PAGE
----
“I don’t believe it,” said Qin Qin. “Something’s got to be wrong!”
     “As I recall it," I said, "I think I’m supposed to be best matched to someone whose birthday is apart from mine by a multiple of four right? Tiger or Horse? Or even another Dog? Although I’ve heard it said if you marry your same year, it can be kind of a boring relationship?”
     “But,” said Ling,” I thought you said you wanted to have a very boring marriage. So you SHOULD probably go with another Dog.”
     “QIN!” yelled Faye. “Is this it? Is this ALL you’ve got? You got us all here to have this BIG REVEAL. This is the major revelation? And you have nothing. What about all these other stories and oracles you supposedly are to know about?”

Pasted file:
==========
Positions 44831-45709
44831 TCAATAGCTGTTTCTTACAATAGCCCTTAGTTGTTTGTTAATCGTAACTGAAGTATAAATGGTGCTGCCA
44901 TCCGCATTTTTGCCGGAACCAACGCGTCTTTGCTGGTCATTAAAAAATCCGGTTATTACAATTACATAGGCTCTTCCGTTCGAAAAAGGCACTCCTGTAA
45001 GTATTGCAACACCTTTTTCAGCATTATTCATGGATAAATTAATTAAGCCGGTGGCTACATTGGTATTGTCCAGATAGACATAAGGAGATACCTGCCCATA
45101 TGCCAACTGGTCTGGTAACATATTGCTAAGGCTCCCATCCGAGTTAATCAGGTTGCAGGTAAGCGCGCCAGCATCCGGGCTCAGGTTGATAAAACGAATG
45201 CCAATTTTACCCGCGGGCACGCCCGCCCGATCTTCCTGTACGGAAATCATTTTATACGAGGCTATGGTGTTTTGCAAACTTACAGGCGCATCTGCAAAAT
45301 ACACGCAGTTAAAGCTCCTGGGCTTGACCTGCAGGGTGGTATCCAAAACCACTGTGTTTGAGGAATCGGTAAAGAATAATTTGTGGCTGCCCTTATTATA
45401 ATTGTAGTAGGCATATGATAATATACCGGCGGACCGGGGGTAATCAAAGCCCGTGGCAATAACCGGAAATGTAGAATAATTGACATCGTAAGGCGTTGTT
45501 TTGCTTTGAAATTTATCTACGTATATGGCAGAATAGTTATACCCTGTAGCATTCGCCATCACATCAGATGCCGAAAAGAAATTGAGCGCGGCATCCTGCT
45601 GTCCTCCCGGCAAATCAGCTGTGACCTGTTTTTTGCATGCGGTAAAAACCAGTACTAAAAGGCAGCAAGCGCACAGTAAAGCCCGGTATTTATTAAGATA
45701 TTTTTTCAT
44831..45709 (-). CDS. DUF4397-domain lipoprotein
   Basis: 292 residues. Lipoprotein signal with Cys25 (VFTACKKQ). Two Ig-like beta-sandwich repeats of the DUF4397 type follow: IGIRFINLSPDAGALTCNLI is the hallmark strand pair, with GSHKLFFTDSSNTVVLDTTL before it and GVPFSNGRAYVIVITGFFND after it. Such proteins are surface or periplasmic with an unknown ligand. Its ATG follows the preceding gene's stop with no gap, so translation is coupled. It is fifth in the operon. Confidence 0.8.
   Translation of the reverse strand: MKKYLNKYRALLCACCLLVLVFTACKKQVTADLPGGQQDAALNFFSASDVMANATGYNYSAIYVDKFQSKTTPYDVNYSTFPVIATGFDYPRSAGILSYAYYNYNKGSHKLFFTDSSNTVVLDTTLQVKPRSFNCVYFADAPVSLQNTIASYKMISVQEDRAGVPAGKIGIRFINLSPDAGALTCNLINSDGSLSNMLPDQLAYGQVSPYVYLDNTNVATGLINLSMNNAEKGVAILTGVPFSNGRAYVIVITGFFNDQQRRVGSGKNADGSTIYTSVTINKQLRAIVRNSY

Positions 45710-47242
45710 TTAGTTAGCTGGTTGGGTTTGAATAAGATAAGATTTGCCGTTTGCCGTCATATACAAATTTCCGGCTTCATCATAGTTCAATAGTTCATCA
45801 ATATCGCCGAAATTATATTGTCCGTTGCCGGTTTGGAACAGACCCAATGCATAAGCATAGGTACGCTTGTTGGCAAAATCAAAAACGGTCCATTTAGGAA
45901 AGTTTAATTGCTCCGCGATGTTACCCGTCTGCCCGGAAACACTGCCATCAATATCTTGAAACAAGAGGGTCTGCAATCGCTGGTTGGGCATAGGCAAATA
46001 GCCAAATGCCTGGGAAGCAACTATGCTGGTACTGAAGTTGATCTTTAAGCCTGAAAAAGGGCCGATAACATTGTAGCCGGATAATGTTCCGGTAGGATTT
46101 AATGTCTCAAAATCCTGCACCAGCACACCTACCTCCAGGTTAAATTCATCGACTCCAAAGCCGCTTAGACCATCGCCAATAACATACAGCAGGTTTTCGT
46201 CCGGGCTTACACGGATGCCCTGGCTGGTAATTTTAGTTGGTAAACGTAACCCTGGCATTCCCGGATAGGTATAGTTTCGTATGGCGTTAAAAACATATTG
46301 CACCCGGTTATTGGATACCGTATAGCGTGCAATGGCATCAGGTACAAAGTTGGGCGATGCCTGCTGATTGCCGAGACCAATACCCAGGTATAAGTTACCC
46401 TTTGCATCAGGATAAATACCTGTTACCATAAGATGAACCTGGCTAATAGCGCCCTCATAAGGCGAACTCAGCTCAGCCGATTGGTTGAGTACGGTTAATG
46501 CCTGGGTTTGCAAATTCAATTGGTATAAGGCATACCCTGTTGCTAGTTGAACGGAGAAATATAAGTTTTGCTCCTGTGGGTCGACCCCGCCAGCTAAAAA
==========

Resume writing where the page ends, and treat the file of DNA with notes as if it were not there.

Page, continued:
“I’m still working on those. This was going to be the main thing. I was so sure …”
     “SURE? All you had to do was ask me, or Jie, or Wen, or Nu! But NO, you’re NOT on the Junior Security Council with access to his dossier. All four of us knew this was a mismatch a long time ago.”
     “Well, it would have been nice if someone would have SHARED some of this ‘common’ knowledge …”
     “So it’s my fault that you’ve been doing a bad job of being a Guardian. How typical.”
     “Would you two stop it?” said Ling, “I’m sure you’re making Dr. Wong uncomfortable.”
     “Fine, fine, fine,” said Qin Qin. “All you doubters can continue to doubt. I’m moving on. I’m not waiting for the four-hit wonder.”
     “What is this about?” I asked.
     “According to my reading on your birthday, you’re compatible with my mother as a husband. As her only next of kin, who do I talk to among your people to arrange a marriage?”
     “WHOA there girl! I like your mom. But I am not in market for a bride. I think I’ve made this pretty clear. As for who you’d arrange it with, it would be me. And, for that matter, it would be between ME and HER. Nobody else.”